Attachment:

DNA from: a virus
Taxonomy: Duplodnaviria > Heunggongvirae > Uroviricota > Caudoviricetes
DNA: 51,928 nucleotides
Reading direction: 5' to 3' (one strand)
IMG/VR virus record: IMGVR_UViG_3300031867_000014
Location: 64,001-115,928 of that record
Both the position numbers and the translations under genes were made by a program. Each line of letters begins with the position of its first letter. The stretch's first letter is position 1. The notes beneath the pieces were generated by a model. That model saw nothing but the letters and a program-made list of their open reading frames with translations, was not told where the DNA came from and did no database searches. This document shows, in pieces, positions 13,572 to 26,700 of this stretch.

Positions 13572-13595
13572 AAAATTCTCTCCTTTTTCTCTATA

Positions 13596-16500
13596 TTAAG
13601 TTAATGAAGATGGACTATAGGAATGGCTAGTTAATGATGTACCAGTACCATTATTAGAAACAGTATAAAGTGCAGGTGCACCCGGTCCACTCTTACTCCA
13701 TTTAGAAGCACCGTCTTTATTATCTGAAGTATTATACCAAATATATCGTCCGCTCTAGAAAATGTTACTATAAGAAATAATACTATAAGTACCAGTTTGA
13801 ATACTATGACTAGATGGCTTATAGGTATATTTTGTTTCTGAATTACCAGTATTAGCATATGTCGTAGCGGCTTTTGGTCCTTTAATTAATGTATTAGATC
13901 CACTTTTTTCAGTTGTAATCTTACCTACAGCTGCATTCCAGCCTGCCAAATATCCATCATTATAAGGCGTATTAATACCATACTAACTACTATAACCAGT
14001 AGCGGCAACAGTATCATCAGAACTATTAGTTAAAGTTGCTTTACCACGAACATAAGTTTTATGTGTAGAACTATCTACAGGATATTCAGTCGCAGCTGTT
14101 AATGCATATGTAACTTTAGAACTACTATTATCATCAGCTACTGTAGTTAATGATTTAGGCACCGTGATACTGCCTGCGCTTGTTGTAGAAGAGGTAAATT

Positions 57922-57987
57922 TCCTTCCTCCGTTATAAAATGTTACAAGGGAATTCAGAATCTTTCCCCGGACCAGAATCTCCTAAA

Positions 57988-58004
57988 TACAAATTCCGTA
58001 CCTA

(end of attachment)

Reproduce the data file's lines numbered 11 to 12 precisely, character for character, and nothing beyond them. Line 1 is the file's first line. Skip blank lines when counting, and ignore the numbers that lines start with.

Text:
13596 TTAAG
13601 TTAATGAAGATGGACTATAGGAATGGCTAGTTAATGATGTACCAGTACCATTATTAGAAACAGTATAAAGTGCAGGTGCACCCGGTCCACTCTTACTCCA